Matthew Dellavedova didn’t get a major pay rise, but he’ll be back alongside LeBron James as the Cleveland Cavaliers pursue the NBA title.
The Cavaliers announced on Monday the hard-nosed Australian point guard had agreed to return to the team where he became a hero during last season’s playoffs.
Dellavedova agreed on Monday to accept the one-year, $US1.2 million ($A1.7 million) deal the team offered him last month.
It’s well below the reported $US4 million per year Dellavedova and his agent were asking for following his headline-making performances as the Cavaliers defeated the Chicago Bulls, Atlanta Hawks and then pushed the eventual NBA champion Golden State Warriors to six games in the finals.
Dellavedova earned $US816,000 last year with the Cavaliers.
Cleveland are facing a record luxury tax bill after shelling out $US47 million for James’s new two-year deal, $US110 million for a five-year contract with forward Kevin Love, and $US40 million for four years with guard Iman Shumpert.
There were reports the Portland Trail Blazers were interested, but it appears no other clubs offered the Victorian a deal lucrative enough for him to leave Cleveland.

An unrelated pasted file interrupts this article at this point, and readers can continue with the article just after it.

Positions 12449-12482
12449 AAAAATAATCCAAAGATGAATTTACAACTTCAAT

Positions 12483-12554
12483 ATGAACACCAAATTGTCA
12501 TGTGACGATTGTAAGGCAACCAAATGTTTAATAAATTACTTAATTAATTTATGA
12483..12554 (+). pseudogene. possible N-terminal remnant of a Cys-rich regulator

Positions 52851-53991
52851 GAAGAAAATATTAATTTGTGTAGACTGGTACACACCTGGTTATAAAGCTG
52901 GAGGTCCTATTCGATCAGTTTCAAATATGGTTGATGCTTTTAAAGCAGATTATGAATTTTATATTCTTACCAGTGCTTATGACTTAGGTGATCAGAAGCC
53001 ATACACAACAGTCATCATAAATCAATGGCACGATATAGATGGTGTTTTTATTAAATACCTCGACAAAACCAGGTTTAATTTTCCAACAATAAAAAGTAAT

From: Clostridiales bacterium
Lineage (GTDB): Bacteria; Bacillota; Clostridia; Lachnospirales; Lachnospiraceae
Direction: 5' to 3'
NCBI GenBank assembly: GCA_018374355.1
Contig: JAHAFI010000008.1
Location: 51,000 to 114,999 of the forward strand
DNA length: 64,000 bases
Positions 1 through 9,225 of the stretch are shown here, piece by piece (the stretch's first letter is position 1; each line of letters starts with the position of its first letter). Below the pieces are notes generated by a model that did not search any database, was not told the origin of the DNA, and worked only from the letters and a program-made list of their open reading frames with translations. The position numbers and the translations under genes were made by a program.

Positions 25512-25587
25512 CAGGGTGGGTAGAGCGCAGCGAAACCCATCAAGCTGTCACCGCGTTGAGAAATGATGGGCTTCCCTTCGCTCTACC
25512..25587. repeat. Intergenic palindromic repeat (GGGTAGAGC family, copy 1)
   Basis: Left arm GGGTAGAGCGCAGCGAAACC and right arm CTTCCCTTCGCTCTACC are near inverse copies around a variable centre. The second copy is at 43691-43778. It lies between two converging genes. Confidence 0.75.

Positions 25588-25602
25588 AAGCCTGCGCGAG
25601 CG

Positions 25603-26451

The Cavaliers, the favourites in the NBA’s Eastern Conference, are tipped to challenge Western Conference favourites the Warriors or loaded up San Antonio Spurs in next years finals.
Despite his playoff heroics, Dellavedova’s minutes with the Cavs will likely be reduced, with the team also signing veteran guard Mo Williams as another back-up for All-Star Kyrie Irving.
Dellavedova’s contract is dwarfed by some of his Boomer teammates, with forward Aron Baynes recently signing for three years and $US20 million with the Detroit Pistons and Joe Ingles returning to the Utah Jazz on a two-year, $US4.5 million deal.
Spurs guard Patty Mills signed a three-years, $US12 million deal last year, and Andrew Bogut signed a three-year, $US36 million extension with the Warriors in 2013.
Dellavedova can cash in at the end of next season when his new contract expires, he becomes an unrestricted free agent and the NBA’s salary cap significantly increases.